Monday, July 23, 2007

Going Postal -- The End is Near.

Ah, and yet this situation is not so forboding as one might think! I'm talking about the end of my novel, now in it's third and most important revision. As you know, I challenged myself to finish my current work in progress (and you to finish yours) before Harry Potter and the Deathly Hallows arrived in our mailboxes to distract us! Alas, I did not quite reach my goal - as I still have 3 chapters to go. But 3 chapters out of thirty is a drop in the bucket, and so I am thrilled with my progress and motivated to finish soon. While JK Rowling is bidding a sad farewell to Harry, Hermione and Ron, I on the other hand am thrilled to report that the end is also coming for me. The end of one phase, that is, and the beginning of another.

So Harry must wait in the box he came in until my book is in the mail.
One book coming in, one book going out. It's only fair. (No, no, don't tell me who dies in Deathly Hallows, I want to read it for myself! Stupify!) But unlike Rowling's, my "end" is a happy window on a new beginning. The mailing phase!

The mailing phase is so exciting -- especially with the somewhat-recent glorious invention of media mail! Not long ago I had a life-altering media-mail experience. I took one of my stories to the post office stuffed in it's customary yellow manilla envelope, and addressed to the appropriate literary professional. I stood in line, feeling awkward as I always do -- scrunched between people on all sides carrying packages - birthday presents, business documents, illegal terroristic devices (Yikes, I hope not!)... And of course all of us in the line watched as each one reached the cordoned-off front spot and was called forward by the overworked, and frankly rather gruff postal ladies, the guardian's of packages sent by peasants and princes alike. The college student's package went via the cheapest way to Chile; The business man's went overnight-priority to New York. And the postal ladies enforced the rules for each mailing with absolute, unflinching precision.

Then it was my turn, and certain that the whole world was watching I stumbled forward, placed my package on the desk and half-whispered, half-sqeeked, "I need to send this to California, please. It's...just paper..." She looked at me. "Is it media?" I glanced at the package with uncertainty. Dare I claim to be media? "Well, yes, I guess it is media - you could call it that," I faltered, looking down, unsure. She squinted at me. "Well, what is it?" My knees buckled, and I leaned in closer to her -- not because I felt safer there, but because I hoped desperately that the people behind me in line would not hear me say it, and would therefore not know that I was a"wanna-be" masquerading as something I am not. "It, um, it's a...well, it's just a manuscript," I whispered, in a voice only a mouse could hear.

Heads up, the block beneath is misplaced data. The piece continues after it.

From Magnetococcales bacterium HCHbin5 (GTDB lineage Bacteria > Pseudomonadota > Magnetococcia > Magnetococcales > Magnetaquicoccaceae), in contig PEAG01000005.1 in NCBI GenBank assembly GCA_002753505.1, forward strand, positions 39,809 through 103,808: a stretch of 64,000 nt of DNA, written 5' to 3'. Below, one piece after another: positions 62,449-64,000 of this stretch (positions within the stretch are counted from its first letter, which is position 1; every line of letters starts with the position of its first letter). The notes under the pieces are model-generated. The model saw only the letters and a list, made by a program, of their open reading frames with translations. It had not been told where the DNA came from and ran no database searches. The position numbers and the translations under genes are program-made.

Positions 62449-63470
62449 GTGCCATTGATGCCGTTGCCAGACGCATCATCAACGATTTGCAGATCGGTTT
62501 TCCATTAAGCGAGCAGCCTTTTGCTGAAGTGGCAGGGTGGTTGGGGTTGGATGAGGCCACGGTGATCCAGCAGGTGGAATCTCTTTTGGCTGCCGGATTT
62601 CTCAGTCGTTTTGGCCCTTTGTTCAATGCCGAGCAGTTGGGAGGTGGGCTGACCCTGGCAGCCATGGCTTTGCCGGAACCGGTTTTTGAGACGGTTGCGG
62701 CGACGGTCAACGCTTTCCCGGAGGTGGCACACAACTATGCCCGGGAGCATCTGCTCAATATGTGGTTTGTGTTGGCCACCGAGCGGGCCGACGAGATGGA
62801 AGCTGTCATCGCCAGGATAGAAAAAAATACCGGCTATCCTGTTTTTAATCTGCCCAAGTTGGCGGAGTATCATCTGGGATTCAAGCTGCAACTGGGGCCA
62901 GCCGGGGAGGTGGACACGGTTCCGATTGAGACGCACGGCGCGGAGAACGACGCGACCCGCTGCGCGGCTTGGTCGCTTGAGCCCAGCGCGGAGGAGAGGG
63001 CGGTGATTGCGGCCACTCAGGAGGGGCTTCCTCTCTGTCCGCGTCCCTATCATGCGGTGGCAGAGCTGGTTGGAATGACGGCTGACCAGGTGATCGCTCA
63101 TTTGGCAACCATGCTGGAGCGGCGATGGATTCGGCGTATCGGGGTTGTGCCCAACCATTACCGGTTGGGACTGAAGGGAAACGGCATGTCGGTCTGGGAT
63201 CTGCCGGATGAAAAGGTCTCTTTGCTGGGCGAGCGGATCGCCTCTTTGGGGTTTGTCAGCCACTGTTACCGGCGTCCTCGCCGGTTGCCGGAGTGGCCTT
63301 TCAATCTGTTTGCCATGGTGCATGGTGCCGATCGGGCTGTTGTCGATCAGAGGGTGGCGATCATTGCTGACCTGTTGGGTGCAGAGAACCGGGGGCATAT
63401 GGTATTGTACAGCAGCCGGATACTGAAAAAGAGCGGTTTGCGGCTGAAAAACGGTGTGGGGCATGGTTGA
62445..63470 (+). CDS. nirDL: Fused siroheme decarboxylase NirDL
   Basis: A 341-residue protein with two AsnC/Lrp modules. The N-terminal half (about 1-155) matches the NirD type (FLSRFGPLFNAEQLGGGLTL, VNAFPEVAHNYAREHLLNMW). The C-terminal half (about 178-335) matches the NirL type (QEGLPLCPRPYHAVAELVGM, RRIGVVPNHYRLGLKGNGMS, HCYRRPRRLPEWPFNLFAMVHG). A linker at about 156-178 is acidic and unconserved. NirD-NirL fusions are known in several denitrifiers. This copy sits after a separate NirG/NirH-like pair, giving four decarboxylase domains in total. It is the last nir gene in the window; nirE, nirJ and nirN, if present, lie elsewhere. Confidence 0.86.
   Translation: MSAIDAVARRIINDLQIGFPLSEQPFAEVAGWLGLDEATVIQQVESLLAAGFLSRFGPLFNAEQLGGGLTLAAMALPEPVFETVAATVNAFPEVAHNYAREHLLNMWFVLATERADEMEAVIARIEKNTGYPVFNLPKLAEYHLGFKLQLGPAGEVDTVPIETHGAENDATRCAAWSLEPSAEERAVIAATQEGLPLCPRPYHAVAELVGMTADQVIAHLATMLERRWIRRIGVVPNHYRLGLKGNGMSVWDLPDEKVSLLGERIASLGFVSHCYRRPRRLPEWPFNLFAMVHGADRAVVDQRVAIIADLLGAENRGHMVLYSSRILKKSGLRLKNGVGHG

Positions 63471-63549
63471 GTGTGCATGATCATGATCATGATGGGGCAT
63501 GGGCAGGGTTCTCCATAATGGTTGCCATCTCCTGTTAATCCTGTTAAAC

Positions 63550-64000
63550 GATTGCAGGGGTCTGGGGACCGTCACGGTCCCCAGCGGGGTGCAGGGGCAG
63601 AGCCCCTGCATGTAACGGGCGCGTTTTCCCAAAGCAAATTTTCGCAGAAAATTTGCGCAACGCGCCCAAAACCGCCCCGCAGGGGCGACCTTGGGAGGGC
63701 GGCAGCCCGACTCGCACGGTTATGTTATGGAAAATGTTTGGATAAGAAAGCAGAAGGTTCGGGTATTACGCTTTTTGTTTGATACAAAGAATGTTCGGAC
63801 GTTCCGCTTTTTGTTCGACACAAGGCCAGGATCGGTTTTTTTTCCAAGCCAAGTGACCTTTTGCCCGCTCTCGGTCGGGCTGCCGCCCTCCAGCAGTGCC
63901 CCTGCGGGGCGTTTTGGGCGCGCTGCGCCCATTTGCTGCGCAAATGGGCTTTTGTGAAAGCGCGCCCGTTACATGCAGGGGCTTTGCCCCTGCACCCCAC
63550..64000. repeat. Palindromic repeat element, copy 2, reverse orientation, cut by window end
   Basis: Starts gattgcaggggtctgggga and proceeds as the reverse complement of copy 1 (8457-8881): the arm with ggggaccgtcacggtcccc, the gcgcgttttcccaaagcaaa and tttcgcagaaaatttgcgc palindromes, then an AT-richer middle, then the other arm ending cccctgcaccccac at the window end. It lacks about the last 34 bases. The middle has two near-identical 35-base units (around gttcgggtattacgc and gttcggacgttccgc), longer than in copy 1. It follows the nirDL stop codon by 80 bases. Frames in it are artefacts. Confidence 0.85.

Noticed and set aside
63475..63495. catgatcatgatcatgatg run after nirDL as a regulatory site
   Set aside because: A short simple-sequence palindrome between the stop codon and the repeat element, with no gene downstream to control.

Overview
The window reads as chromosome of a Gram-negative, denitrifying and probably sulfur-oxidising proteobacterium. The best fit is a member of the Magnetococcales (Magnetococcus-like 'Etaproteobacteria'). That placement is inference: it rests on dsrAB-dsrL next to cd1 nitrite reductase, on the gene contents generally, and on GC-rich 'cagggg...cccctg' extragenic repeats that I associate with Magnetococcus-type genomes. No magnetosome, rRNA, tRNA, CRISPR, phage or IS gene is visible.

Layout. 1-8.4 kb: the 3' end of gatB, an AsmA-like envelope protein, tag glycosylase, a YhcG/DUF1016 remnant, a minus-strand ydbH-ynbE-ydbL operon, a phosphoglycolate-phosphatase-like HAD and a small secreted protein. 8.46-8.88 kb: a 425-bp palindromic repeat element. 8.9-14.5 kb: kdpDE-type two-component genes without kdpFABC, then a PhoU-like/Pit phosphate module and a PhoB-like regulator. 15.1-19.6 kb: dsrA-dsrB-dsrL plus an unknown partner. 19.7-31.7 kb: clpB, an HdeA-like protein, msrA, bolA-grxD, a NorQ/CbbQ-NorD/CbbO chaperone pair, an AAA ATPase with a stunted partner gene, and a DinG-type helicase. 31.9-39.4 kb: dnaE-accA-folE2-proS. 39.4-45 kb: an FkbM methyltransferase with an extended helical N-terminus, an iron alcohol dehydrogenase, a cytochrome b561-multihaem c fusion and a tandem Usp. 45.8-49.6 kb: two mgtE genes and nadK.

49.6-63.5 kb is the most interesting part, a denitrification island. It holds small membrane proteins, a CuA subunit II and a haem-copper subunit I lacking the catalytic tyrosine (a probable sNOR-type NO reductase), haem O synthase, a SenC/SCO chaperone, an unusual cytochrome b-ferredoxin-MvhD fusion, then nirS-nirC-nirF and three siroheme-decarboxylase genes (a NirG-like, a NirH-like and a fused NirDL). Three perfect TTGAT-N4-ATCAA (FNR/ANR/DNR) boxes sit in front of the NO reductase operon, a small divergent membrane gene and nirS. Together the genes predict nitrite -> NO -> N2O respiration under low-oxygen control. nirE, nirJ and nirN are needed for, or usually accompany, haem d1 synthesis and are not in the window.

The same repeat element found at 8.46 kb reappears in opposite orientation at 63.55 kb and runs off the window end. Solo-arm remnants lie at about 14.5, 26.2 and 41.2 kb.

And suddenly everything changed...soft music began to play... she looked at me, and in her eyes I saw that look of shocked admiration one would give to Shakespeare, or Nora Roberts, or J.K. Rowling if you happened upon them in the mall; that confused but intrigued questioning stare that says "Are you an artist? Should I know you? Should I get your autograph now and hold onto if for later?" But then she remembered we were still in the post office, and with a smile she placed the package in the shipping box with two-handed care. "Why, of course, a manuscript - that's media mail," she said firmly. I nodded at her, feeling 2oo-times braver then before, and suddenly hoping that my glasses were not askew and my hair looked all right. "Great, thank you," I said with a you-ought-to-know-me smile. "I really, truly LOVE media mail."